E 71098.8 49144.3 21954.5 11853.3 F G H I J K L 21049.8 3572.4 24622.2 7002.8 4613.6 14484.2 1879.1 301.1 10347 31625

33807.8 870.2

22.7 41703.5

PROFIT & LOSS ACCOUNT FOR THE YEAR ENDED MARCH 31st,2001 FIGURES IN MILLION Schedu Particulars le 2000-01 I Revenue 1.Traffic N 39065. i)Scheduled Services 1 ii)Others 4890.7 43955.8 2.Handling, Servicing and Incidental O 4771.3 Operating Revenue 48727.1 3.Other (Net) P 3513.9 Total Revenue 52,241.00 II) Expenses 1.Payments to Provisions for employees including Crew Allowances Q 9669.5 2.Fuel & Oil 9885.9 3.Navigation, Landing,Housing & Parking 2835.9 4.Hire lease & Rental Charges 3093.2 5.Handling Charges 2155.7 6.Material Consumed 2960.2 7.Passenger Amenities 2113 8.Commission (Net) 4132.3 9.Communication Charges i)Resevation Systems 773.1 ii)Others 519.5 1292.6 10.Travelling Expenses: i)Crew 1339.9 ii)Others 270.6 1610.5 11.Depreciation 4103 12.Other Expenses R 4844.3 Total Operating Expenses II 48696.1 III Profit Before Interest, Prior Period I-II 3544.9 Exchange Loss, Taxation & extraordinary Items Interest S 2478.5 Prior Period Adjustments (Net) T 787.8 Exchange Loss 659 3925.3 Profit Before Taxation -380.4 Less: Provision for Taxation(including wealth tax) 2.7 Profit/ Loss before extraordinary Items -383.1 Extra Ordinary Items (Net) U -60.9 Loss after Extra Ordinary Items For the Year -444

Balance Brought Forward Profit & Loss account Balance Carried to Balance Sheet

-8897.2 M -9341.2

PROFIT & LOSS ACCOUNT FOR THE YEAR ENDED MARCH 31st,2002 Particulars I Revenue 1.Traffic i)Scheduled Services ii)Others 2.Handling, Servicing and Incidental Operating Revenue 3.Other (Net) Total Revenue II) Expenses 1.Payments to Provisions for employees including Crew Allowances 2.Fuel & Oil 3.Navigation, Landing,Housing & Parking 4.Hire lease & Rental Charges 5.Handling Charges 6.Material Consumed 7.Passenger Amenities 8.Commission (Net) 9.Communication Charges i)Resevation Systems ii)Others 10.Travelling Expenses: i)Crew ii)Others 11.Depreciation 12.Other Expenses Total Operating Expenses II III Profit Before Interest, Prior Period I-II Excange Loss, Taxation & extraordinary Items Interest Prior Period Adjustments (Net) Exchange Loss Profit Before Taxation Less: Provision for Taxation(including wealth tax) Profit/ Loss before extraordinary Items Extra Ordinary Items (Net) Profit/Loss after Extra Ordinary Items For the Year Balance Brought Forward Schedule N 36884.2 5820.2 O P 42704.4 4809.2 47513.6 2815.8 50,329.40 FIGURES IN MILLION 2000-02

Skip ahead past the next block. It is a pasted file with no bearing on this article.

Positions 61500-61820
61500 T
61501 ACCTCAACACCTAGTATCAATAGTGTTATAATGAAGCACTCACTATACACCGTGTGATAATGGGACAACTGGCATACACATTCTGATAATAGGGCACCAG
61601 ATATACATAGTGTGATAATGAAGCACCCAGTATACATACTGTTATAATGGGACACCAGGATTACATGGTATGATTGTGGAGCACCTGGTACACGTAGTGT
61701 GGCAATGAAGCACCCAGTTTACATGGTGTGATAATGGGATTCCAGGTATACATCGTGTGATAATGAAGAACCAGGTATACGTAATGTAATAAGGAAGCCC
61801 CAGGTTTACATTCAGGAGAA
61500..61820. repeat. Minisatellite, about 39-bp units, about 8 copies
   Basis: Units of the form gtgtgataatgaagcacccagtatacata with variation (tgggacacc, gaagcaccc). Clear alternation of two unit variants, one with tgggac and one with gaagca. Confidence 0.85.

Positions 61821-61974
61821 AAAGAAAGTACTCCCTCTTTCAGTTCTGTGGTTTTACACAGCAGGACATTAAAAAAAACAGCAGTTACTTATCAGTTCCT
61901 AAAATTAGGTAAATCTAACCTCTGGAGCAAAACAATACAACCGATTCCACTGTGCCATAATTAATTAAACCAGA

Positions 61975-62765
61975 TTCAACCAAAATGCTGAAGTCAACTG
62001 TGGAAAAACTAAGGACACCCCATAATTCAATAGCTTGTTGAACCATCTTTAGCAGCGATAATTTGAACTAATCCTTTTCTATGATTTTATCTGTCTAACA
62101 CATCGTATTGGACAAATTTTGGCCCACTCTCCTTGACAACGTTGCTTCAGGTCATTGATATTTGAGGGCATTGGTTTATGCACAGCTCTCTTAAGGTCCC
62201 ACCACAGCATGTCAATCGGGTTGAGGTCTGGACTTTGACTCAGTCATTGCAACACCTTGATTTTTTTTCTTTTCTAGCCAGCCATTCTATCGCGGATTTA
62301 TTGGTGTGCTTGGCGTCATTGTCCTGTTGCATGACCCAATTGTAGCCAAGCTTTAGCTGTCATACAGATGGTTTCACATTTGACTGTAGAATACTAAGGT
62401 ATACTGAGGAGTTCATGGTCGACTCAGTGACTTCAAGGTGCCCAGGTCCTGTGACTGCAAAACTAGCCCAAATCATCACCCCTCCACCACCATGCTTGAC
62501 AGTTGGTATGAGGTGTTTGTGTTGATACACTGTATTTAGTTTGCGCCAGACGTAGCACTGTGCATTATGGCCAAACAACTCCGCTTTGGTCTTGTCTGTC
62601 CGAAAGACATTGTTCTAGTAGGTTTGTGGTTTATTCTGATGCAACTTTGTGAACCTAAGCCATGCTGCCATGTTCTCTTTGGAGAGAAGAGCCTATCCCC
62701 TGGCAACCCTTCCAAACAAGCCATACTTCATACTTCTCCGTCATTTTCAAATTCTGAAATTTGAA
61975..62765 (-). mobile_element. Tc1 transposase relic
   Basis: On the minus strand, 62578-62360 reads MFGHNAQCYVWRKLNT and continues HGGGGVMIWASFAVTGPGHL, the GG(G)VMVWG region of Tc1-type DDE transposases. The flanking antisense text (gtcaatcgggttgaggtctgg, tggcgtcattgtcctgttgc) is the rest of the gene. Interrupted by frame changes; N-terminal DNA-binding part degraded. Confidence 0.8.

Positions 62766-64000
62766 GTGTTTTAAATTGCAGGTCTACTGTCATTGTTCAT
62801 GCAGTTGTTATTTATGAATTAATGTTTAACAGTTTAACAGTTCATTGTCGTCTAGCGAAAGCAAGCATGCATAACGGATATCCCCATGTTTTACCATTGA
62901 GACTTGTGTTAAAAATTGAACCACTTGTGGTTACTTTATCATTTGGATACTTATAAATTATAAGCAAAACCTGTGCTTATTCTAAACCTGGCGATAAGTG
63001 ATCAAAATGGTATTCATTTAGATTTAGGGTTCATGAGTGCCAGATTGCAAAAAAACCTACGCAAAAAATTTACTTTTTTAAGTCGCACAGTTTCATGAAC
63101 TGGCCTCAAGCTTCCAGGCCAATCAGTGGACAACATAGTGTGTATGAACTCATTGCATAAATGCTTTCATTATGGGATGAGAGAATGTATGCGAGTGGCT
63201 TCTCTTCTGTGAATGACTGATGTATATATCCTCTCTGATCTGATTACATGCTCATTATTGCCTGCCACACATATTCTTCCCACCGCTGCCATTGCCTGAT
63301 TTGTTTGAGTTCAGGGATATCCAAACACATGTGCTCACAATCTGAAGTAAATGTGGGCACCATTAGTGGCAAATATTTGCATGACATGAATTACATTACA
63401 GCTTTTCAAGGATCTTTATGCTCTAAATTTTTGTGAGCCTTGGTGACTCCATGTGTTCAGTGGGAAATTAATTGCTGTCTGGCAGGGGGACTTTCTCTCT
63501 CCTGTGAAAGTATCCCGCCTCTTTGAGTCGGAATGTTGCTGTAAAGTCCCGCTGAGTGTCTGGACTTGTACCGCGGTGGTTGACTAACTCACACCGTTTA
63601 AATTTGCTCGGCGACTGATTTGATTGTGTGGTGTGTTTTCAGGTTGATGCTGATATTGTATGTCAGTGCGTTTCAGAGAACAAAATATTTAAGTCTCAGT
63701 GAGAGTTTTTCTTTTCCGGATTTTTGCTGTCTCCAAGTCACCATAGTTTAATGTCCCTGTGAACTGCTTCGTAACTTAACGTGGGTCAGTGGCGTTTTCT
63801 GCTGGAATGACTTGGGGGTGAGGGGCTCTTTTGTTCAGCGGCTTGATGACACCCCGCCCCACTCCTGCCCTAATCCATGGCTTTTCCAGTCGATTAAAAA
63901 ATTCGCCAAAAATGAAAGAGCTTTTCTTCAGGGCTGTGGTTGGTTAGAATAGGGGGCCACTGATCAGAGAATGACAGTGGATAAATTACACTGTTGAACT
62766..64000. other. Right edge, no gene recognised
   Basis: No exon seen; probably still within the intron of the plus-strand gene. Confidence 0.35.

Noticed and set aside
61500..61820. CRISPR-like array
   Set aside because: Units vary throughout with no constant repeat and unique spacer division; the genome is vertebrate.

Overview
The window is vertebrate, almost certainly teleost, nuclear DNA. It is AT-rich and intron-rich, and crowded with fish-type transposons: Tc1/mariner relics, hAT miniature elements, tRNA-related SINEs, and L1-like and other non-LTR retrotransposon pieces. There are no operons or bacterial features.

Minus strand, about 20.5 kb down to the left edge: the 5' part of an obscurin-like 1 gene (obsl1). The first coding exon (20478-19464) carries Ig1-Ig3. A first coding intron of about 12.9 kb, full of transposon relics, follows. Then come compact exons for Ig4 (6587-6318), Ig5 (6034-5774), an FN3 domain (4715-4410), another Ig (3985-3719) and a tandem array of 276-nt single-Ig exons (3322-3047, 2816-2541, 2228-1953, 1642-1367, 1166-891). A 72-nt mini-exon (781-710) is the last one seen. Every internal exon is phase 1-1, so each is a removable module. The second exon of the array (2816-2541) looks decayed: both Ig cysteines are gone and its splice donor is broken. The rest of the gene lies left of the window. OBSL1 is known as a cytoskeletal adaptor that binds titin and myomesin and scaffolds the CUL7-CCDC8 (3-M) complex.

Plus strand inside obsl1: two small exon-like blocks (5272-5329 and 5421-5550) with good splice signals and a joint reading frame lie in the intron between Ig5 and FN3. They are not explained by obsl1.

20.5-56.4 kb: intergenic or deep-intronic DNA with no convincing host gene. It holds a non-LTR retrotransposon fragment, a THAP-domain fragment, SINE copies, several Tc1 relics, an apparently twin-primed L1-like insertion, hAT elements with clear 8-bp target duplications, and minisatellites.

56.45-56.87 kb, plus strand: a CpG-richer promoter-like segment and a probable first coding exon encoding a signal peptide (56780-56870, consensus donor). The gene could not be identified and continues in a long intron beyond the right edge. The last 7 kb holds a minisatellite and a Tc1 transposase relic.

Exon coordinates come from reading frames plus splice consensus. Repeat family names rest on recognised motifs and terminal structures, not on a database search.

9862.8 9098.4 2937 3051.5 2367.9 3134 1906.1 3727.6 835.5 550.9 1441.1 243.5 1386.4 1684.6 4439.5 4463.1 48058.9 2270.5

S T

1576.2 360.4 155.8

2092.4 178.1 12.8

165.3 -10.9 154.4 -9341.2

Profit & Loss account Balance Carried to Balance Sheet

-9186.8

PROFIT & LOSS ACCOUNT FOR THE YEAR ENDED MARCH 31st,2003 FIGURES IN MILLION Schedul Particulars e 2000-03 I Revenue 1.Traffic N i)Scheduled Services 40265.2 ii)Others 6524 46789.2 2.Handling, Servicing and Incidental O 5969.9 Operating Revenue 52759.1 3.Other (Net) P 3819.6 Total Revenue 56,578.70 II) Expenses 1.Payments to Provisions for employees including Crew Allowances Q 10441.1 2.Fuel & Oil 11113.3 3.Navigation, Landing,Housing & Parking 3332 4.Hire lease & Rental Charges 3651.1 5.Handling Charges 2806.3 6.Material Consumed 2832.9 7.Passenger Amenities 2350.2 8.Commission (Net) 3650.9 9.Communication Charges i)Resevation Systems 1144.9 ii)Others 532.9 1677.8 10.Travelling Expenses: i)Crew 1824.1 ii)Others 332.7 2156.8 11.Depreciation 4595 12.Other Expenses R 6048.9 Total Operating Expenses II 54656.3 III Profit Before Interest, Prior Period I-II 1922.4 Excange Loss, Taxation & extraordinary Items Interest S 746.7 Prior Period Adjustments (Net) T 55.7 802.4 Profit Before Extra Ordinary Items & Taxation 1120 Extra Ordinary Items (Net) U Profit/Loss Before Taxation 1120 Less: Provision for Taxation Current Year 100 Earlier Year 1.5 101,5

Add Deferred Tax Benefit Profit Loss After Taxation Balance Brought Forward Profit & Loss Account Balance Carried To Balance Sheet

1018.5 320.1 1338.6 -9186.8 M -7848.2

PROFIT & LOSS ACCOUNT FOR THE YEAR ENDED MARCH 31st,2004 FIGURES IN MILLION Particulars I Revenue 1.Traffic i)Scheduled Services ii)Others 2.Handling, Servicing and Incidental Operating Revenue 3.Other (Net) Total Revenue II) Expenses 1.Payments to Provisions for employees including Crew Allowances 2.Fuel & Oil 3.Navigation, Landing,Housing & Parking 4.Hire lease & Rental Charges 5.Handling Charges 6.Material Consumed 7.Passenger Amenities 8.Commission (Net) 9.Communication Charges i)Resevation Systems ii)Others 10.Travelling Expenses: i)Crew ii)Others 11.Depreciation 12.Other Expenses Total Operating Expenses II III Profit Before Interest, Prior Period I-II Excange Loss, Taxation & extraordinary Items Interest Prior Period Adjustments (Net) Profit Before Extra Ordinary Items & Taxation Extra Ordinary Items (Net) Profit/Loss Before Taxation Less: Provision for Taxation Current Year Schedu le N 45783 7459.9 O P 53242.9 6636.9 59879.8 2484.6 62,364.40 2000-04